Regional Gardening Reports :: National Gardening Association

In the Garden:
Northern & Central Midwest
December, 2010
Regional Report

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River birch is hard to miss with it's shaggy bark.

Identify Plants in Winter

Although it often seems that as soon as autumn comes and the leaves begin to fall, trees and shrubs lose their character, becoming mostly identical and hard to identify, this is far from the truth. Most woody plants have striking characteristics with which to identify them in winter.

Use Winter Characteristics
It will certainly take a little more work to learn to recognize different species since you don't have the leaves or flowers to make identification easy, but taking a walk in the woods with a hand lens and field guide to winter characteristics can be great fun and extremely satisfying.

Tools to Identify

The easiest tools to start identifying plants with in winter are the buds and twigs. Fruits sometimes come in handy as well, but you can't always rely on this since some fruits ripen in spring and summer.

Once you learn to identify trees and shrubs in winter, the tools you've employed can be used all year long, except during the peak of growth when buds elongate and open up. Most winter buds are formed sufficiently by July to use them for identification.

Twigs have a multitude of characteristics to look at, such as polished, rough or downy surfaces. Their shape in cross-section can vividly identify some species. For example, blue ash has a distinctly angled stem. The corky wings on burning bush set it apart from all other shrubs.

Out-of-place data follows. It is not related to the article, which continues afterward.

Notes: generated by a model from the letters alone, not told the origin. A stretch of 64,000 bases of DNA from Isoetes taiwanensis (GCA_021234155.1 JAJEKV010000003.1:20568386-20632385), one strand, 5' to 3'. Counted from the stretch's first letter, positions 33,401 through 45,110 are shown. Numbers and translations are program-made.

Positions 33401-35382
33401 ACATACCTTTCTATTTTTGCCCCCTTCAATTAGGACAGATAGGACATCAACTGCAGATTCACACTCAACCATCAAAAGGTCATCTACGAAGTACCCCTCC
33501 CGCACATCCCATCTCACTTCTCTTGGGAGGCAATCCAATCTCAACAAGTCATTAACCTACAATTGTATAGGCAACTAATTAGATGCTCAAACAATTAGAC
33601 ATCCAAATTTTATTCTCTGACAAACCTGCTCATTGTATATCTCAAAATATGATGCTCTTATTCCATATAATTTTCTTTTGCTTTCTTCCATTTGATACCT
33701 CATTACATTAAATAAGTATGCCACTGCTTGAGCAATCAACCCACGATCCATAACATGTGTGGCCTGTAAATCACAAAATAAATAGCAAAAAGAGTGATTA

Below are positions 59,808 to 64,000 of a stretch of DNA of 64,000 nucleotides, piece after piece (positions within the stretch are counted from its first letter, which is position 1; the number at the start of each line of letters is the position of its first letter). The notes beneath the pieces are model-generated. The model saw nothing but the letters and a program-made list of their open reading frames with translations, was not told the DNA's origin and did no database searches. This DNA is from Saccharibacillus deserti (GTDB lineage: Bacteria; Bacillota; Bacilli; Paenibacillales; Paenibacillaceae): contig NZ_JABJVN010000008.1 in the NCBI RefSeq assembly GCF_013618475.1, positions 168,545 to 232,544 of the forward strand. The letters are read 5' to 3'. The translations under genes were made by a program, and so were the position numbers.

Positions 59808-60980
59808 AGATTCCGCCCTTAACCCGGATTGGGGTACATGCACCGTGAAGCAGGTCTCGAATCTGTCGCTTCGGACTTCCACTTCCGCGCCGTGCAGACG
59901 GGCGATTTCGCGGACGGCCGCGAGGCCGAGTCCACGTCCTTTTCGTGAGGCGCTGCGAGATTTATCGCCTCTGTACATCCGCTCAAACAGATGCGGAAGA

Very fine, slender twigs are characteristic of birches and alders, where stout stubby stems leave no doubt that you have a sumac, walnut or hickory. Twig color, such as the purple of wild plums and the lime green of boxelder, is an unmistakable key to identification, as is the peanut butter scent of tree-of-heaven and the wintergreen scent of yellow birch stems.

Leaf Scars
When leaves drop, they often leave distinctive scars. The shape and placement of the leaf scars, as well as distinct bundle scars indicating the old channels of sap conduction between leaf and twig, can help you determine exactly what species you're looking at. You may need a hand lens to see the bundle scars, but they occur in a variety of patterns that can help you separate plant species.

A plant with thorns or spines is usually easy to identify. For example, a plant with paired spines will always be a black locust in our part of the country. Three spines indicate a honeylocust, and one small thorn beside paired buds is almost always a buckthorn. One spine near a solitary bud is indicative of hawthorn, pear or apple and crabapple.

More Buds
Buds, plainly visible on most twigs, are embryonic branches or shoots with miniature leaves and flowers. These, too, are quite useful in identification because they come in all sizes and shapes, from fuzzy magnolia buds to sticky horsechestnut buds to large, rough hickory buds to slender, pointed beech buds.

So, next time you take a walk in the winter landscape, be sure to challenge yourself on plant identification. And don't forget your field guide!

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